Allgemein

Between Pages: Six of Crows by Leigh Bardugo

Small Disclaimer that this review is not spoiler free.

 

It’s A Feeling Of Freedom, Of Seeing The Light(summoner)

 

I’m going to say it – I think I was too hard on the Grisha Trilogy. Because after reading Six of Crows I’m sitting here and I miss Alina and Genya and the Darkling. I don’t miss Mal, but some things have to stay the same, I suppose. The good thing about that is that I can maybe learn to appreciate the prequel of Six of Crows despite its flaws. I just have to give it some time. The other good thing is that Six of Crows makes it easy to forgive the Trilogy for its mistakes because the character building is so damn well that you kind of forget why this hasn’t been one of your favorite settings so far.

 

So yes, it happened. Leigh Bardugo’s universe has finally made it to my top settings. Now I’m sitting here praying that Crooked Kingdom won’t let me down. Please don’t let me down.

 

Give Me The Perfect Character – And Make Me Fall For The Girls

 

I’ve been part of the Bookstagram community for almost three months now and I’m starting to know it a little. What I know for sure is that Kaz Brekker seems to be everyone’s favorite anti-hero. Don’t get me wrong. Kaz is a character pretty much how I like them. A con-artist with a mysterious past who survives because of his wits instead of his muscle and more than that who survives despite all odds. You can’t really create a character closer to what I like. It’s like Bardugo had a check list and built Kaz out of that.

 

The funny thing is that Kaz isn’t my favorite character. It’s Inej. And I can’t help but wonder if maybe the entire series – from the Grisha books to the Duology – isn’t aware of its true own strength. And that’s the friendship between the female characters. Alina and Genya had a far more interesting relationship in the Trilogy than Alina and Mal if you ask me. And one of the saddest parts about Six of Crows for me was that Nina and Inej didn’t get as much screentime as I had hoped. I do think that building friendships between female characters is done on purpose in these books, but I also have the impression that Bardugo isn’t aware just how precious those relationships are.

 

What I loved about Six of Crows is that this time I was rooting for the couples. I love Nina and Matthias to bits. It might be my favorite couple of the entire universe. I do love Kaz and Inej. And I even dig Jesper and Wylan even when there’s hardly anything there at the moment. I’m about one hundred percent sure that rooting for those people will rip my heart out in the second book – because that’s what Bardugo does best – but I can’t really help this. This time the chemistry is there.

 

At the same time – and I think that’s what I love the most – I love both Inej and Nina enough to think that if Kaz and Matthias can’t make them happy, they shouldn’t be together. And that, my friends, is a true gift. I can’t stress enough how important characters like that are in fantasy books  or even in books in general. Readers are supposed to love a female character as a part of a pairing or they are supposed to love a female character as an island. It’s so exceptional that there is a woman in a book that goes through the heartache of saying ‘This man isn’t good for me and I deserve better.’ when the character she has feelings for is not only as complex at her and therefore not even a really bad person, but also one of the heroes of our story. In Six of Crows we don’t only have one story like that, we have two. I love that so much, I can’t even express myself properly.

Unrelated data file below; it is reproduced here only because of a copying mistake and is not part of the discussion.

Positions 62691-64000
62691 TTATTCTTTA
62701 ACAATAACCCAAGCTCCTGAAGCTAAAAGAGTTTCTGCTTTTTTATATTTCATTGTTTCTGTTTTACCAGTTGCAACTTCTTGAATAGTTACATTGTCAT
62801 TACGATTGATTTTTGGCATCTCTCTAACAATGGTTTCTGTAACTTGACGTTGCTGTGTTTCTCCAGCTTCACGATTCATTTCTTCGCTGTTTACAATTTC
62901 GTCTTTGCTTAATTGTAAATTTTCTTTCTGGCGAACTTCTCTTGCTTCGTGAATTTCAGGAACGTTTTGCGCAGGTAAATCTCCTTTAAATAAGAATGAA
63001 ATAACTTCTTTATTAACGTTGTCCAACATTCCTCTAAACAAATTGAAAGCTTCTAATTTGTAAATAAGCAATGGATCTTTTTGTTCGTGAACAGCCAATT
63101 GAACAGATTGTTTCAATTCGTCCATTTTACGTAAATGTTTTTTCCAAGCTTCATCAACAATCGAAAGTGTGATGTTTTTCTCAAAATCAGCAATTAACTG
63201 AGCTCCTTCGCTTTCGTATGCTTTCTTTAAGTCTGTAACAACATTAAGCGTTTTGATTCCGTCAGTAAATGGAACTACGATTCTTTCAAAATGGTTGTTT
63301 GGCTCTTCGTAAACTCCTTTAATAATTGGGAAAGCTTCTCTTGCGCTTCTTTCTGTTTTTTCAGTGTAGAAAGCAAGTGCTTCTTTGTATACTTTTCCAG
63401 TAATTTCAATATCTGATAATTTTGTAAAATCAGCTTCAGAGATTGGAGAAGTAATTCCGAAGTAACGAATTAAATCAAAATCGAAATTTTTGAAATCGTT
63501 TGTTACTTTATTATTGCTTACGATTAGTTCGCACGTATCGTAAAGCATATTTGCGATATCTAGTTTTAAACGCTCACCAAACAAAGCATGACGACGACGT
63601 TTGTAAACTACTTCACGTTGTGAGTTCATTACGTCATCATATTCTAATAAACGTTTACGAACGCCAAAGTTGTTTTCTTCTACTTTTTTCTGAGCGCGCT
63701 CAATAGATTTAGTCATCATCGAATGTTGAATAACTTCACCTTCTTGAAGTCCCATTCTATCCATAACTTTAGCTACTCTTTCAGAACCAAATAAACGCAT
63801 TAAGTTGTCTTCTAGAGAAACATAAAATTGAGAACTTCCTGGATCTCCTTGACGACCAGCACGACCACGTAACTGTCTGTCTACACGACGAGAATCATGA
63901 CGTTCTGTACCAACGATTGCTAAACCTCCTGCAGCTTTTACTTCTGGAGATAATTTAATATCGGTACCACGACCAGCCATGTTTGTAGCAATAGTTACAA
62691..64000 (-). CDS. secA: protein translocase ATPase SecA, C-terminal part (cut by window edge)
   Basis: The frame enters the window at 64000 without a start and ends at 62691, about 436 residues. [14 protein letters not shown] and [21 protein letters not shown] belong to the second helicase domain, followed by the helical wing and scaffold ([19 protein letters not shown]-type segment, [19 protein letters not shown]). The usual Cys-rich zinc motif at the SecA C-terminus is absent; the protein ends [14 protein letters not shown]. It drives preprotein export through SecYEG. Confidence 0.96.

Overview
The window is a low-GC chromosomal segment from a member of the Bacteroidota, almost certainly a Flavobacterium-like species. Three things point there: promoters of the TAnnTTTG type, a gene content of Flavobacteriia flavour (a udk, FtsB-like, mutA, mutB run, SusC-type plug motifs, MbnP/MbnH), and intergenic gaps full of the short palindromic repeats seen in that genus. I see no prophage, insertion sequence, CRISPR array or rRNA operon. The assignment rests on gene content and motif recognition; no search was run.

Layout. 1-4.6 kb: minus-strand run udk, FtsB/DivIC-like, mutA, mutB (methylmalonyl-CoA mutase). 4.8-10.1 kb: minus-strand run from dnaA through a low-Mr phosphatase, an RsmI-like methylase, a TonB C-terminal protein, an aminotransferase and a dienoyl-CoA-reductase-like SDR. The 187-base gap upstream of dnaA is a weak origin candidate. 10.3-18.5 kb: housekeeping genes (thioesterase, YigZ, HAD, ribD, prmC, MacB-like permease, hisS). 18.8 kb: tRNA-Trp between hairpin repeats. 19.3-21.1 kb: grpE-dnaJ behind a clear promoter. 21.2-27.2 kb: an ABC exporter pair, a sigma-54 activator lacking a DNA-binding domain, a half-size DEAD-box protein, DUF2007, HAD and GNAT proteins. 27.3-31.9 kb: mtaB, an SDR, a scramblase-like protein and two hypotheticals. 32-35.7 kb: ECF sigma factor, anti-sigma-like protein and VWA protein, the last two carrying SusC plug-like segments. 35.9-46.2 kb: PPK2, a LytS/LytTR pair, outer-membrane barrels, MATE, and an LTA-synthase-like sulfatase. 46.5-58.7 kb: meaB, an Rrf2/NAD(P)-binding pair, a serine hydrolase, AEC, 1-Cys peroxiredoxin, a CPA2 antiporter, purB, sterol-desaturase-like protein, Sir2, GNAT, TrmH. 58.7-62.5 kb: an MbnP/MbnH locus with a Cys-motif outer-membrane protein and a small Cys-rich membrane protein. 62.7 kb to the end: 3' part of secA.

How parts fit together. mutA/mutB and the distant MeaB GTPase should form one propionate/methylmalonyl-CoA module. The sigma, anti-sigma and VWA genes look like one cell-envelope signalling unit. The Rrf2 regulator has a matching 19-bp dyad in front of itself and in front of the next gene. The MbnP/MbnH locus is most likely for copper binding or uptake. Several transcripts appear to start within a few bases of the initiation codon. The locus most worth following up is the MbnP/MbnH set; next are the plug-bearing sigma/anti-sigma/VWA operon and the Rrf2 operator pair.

About White Collar Fanfiction And What It Has To Do With Six Of Crows

 

Getting away from the romance and the characters, even when characters are my favorite thing to talk about… The one thing that turns Six of Crows from a good book into an AMAZING book is the heist.

 

I don’t know how many readers – especially in the YA fantasy fandom – are aware of how hard it is to pull off a story like that. Let me tell you. It’s hard. So very hard.

 

Once upon a time there was an Austrian girl who wrote fanfiction for White Collar and unlike most people she didn’t write romance, but case fics. The time alone that went into research and throwing away ideas because of the realization that it’s not possible or that it doesn’t work with this set of characters… Writing a good heist feels about as hard as pulling it off. You don’t want the whole thing to be impossible, but you don’t want to make it too easy for the characters either. You have to lead your characters into one-way-streets only to find a way to get them out of it again.

 

Reading about the characters making it to the Ice Court and out of it again made me realize more than once how hard it must have been to write it. Even when a few twists were pretty obvious to me, others really came out of nowhere. Six of Crows is a gem for everyone who loves a good story above everything else.

 

Conclusion

 

Six of Crows has absolutely everything a good book needs. It has great characters, amazing female characters, just the right amount of romance, a neatly stacked narrative and on top of it all a formidable story in a breathtaking setting. Steampunk meets fantasy meets Leverage. That it was a bit hard to get into the book after all is forgotten once the real story kicks off. And then it can’t be stopped.

 

Rating: 9/10

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2 thoughts on “Between Pages: Six of Crows by Leigh Bardugo

  1. Eva, reading what you say about the heist-thing.. Have you read The Lies of Locke Lamora and it’s sequels? If not, absolutely recommend! 🙂
    (btw, it’s @bookandmoon from Bookstagram)

    Like

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